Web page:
See Freddie Mac Federal Housing Enterprises Financial Safety and Soundness Act of 1992, 47 Federal Reserve AIG bailout and, 178 China’s yuan panic of 2015 and, 606–7 CHOICE Act and, 589–90 Comprehensive Capital Analysis and Review, 310–11 Dodd-Frank Act and, 304, 305 dual mandate of, 366 interest rate hikes, 2015-2018, 590, 608 Lehman collapse and, 176–77 as liquidity providers of last resort to global banking system, 9–10, 11–12, 202–3, 206–21 low interest rate policy, investment climate created by, 472–75 quantitative easing (See quantitative easing (QE)) short-term interest rate policy of, 2000–2006, 37–38, 55–56, 69–70 stress tests, 298–301 Volcker shock, 11, 37, 43–44, 46, 50, 68 Fekter, Maria, 404 Ferguson, Niall, 35, 346–47, 368 FIAT, 123 financial crisis of 2007–2009, 1–4, 143–69, 609–10, 613, 614 ABCP market, implosion of, 146–47 AIG and, 150–52, 178–79 automobile industry and, 157–59, 449–50 Bear Stearns collapse and, 147–48 bursting of housing bubble and initial mortgage lender failures, 143–45 China and, 7, 242–54 credit default swaps and, 150–51 dollar-funding shortage for European banks and, 8, 154–55, 203–6 in East and Southeast Asia, 257–61 in Eastern Europe, 220–38 election of 2016, impact on, 566–67, 574–75 European banks funding crisis and, 8, 154–55, 203–6 European banks US mortgage market exposure, 73–75 Federal Reserve as liquidity provider to global banking system, 9–10, 11–12, 202–3 G20 and, 261–75 global nature of, 5–6, 159–60 household wealth lost in, 156–57 Keynesian macroeconomics as inadequate to understanding, 8–9 Lehman Brothers collapse and, 149, 176–77 lending, collapse in, 155–56 liquidity crisis (See liquidity crisis) money market mutual funds (MMF) and, 152–53 Northern Rock collapse and, 145–46 Rajan’s warning of financial risks and, 67–68 regulatory changes and, 69 repo market, run on, 146–50 syndicated loans, drop in, 153–54 Wall Street versus Main Street in, 164–65 financial reform, 301–17 Basel III accord, 311–14 Dodd-Frank Act of 2010, 302–9 entanglement of regulators, law firms and banks, 309–11 Larosière committee recommendations, 314–15 Financial Services Authority (FSA), 81, 541 Financial Services Modernization Act of 1999, 68, 82 Financial Stability Board, 269–70, 311 Financial Stability Forum (FSF), 89 Financial Stability Oversight Council, 303, 309 Financial Times, 481, 525, 526, 587 Fink, Larry, 481 Finland, 105, 421 fiscal compact. See eurozone financial crisis Fisher, Richard, 476 Fitch, 49, 64, 338, 536 fixed exchange rate system, 32–35, 39, 92–93 Fix the Debt campaign, 464 flash crash, 341 FN. See National Front (FN) foreclosures, 156, 280, 281, 306, 321, 366 Foreign Affairs, 35 Fortis, 154, 185, 209, 358 France, 167, 322 bank bailouts in, 193, 194 East European crises and, 4, 138, 502 elections 2012, 429 elections 2017, 562 European elections 2014, 513 frank fort policy of, 92 Greek bailout and, 325–26, 328, 531 S&P downgrades sovereign debt of, 421 Spanish crisis 2012 and, 434–35 See also eurozone financial crisis; Sarkozy, Nicolas Frank, Barney, 176, 302, 303, 305 Freddie Mac, 46, 55–56, 63–64, 172 bailout of, 172–75 Russian sale of bonds of, 137 See also government-sponsored enterprises (GSEs) Fridman, Mikhail, 224–25 Friedman, Milton, 38–39 Froman, Michael, 200–201 FSA.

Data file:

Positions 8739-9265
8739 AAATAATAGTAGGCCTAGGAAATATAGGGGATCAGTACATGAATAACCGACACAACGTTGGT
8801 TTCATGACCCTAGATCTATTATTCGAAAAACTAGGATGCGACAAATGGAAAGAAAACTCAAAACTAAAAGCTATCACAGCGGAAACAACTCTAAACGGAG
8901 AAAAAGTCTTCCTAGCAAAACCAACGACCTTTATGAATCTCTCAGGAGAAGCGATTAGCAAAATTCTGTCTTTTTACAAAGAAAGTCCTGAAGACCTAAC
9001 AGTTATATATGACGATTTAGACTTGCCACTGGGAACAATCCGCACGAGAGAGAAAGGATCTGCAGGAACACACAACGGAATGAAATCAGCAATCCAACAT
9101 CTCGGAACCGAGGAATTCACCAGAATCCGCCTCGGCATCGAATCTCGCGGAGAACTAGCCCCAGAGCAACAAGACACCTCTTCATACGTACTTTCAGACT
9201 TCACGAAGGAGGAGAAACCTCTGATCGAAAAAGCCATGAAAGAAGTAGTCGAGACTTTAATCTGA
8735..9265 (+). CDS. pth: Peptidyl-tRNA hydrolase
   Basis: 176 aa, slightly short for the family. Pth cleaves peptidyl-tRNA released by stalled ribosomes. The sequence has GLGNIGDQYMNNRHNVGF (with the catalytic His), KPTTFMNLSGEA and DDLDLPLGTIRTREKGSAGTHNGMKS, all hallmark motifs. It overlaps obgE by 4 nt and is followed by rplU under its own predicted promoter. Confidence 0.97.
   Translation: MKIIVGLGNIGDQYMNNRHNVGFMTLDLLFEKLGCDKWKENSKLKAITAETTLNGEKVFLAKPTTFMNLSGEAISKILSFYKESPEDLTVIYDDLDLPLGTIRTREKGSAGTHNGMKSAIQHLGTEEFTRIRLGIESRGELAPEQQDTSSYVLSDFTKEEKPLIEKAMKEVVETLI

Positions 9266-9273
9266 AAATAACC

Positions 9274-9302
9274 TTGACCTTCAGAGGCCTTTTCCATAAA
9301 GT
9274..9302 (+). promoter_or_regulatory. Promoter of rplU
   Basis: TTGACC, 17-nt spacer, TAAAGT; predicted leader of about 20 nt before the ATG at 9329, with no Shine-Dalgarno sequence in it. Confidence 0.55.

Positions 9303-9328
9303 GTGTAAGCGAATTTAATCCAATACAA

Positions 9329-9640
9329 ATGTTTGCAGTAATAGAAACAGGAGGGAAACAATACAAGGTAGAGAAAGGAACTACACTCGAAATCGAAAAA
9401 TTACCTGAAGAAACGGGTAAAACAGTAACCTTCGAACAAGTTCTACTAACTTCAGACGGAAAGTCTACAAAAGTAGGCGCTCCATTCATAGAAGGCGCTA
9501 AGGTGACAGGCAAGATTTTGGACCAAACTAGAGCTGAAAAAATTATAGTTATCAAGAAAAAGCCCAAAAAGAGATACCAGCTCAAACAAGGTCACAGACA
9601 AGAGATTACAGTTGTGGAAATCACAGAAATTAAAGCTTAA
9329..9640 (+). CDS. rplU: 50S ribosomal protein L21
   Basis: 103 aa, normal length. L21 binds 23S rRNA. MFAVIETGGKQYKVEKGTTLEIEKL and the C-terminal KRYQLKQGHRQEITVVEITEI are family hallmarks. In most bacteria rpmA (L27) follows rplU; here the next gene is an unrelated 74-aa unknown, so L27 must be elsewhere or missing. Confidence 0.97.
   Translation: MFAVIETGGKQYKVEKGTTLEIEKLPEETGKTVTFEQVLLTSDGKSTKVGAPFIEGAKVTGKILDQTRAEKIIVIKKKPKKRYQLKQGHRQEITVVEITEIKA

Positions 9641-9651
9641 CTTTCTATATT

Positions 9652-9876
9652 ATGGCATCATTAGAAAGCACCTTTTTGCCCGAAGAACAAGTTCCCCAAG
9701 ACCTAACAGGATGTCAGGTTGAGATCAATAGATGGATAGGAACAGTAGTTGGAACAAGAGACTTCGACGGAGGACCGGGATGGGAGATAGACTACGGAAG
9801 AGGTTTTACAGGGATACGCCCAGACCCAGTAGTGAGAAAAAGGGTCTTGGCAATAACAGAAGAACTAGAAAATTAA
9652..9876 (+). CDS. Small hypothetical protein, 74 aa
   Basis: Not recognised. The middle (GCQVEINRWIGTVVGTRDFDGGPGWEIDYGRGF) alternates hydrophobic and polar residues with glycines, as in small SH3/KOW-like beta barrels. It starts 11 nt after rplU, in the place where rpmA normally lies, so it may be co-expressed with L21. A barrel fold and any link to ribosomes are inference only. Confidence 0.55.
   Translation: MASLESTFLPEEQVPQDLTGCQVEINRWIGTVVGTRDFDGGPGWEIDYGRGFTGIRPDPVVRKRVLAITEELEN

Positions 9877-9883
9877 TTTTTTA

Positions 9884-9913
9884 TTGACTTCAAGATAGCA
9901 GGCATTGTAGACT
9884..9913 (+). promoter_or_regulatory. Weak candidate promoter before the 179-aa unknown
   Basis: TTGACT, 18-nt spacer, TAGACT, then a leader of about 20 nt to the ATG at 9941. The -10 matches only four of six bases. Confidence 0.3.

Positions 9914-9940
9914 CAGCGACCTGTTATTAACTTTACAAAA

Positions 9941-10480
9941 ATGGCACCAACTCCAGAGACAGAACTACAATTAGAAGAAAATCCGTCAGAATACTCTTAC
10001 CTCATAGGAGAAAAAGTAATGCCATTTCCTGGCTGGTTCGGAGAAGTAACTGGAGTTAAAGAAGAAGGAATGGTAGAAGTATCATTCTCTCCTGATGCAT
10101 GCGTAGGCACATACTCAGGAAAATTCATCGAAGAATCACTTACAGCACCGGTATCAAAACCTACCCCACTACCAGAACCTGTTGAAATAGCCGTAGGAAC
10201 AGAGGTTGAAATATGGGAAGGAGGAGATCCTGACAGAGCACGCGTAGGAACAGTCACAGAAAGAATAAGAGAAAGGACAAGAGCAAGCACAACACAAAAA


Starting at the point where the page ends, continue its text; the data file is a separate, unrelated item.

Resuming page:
The Asylum: The Renegades Who Hijacked the World's Oil Market by Leah McGrath Goodman
anti-communist, Asian financial crisis, automated trading system, banking crisis, barriers to entry, Bernie Madoff, computerized trading, corporate governance, corporate raider, credit crunch, Credit Default Swap, East Village, energy security, Etonian, family office, Flash crash, global reserve currency, greed is good, High speed trading, light touch regulation, market fundamentalism, peak oil, Peter Thiel, pre–internet, price mechanism, profit motive, regulatory arbitrage, reserve currency, rolodex, Ronald Reagan, side project, Silicon Valley, upwardly mobile, zero-sum game
Do you think you can really cut Corporate America?’ You’d think being the vice chairman of the world’s biggest oil market would count for something, but I guess not. So I retired. Now I have a lot of season tickets to games and watch a lot of live sports.” Vinnie Viola Still a trader, Viola runs a Madison Avenue market-making firm and is a well-known champion of the kind of high-speed trading blamed for the disastrous “flash crash” of May 2010, when the stock market inexplicably plummeted, bleeding hundreds of billions of dollars, before bouncing back in just twenty minutes. He has continued opening other trading shops and running his banks in Texas. It’s a far cry from where he started, betting on gasoline in the pits with his boyhood friends from Brooklyn. “I don’t know what I think of my time at Nymex. I have gone on to do lots of other things.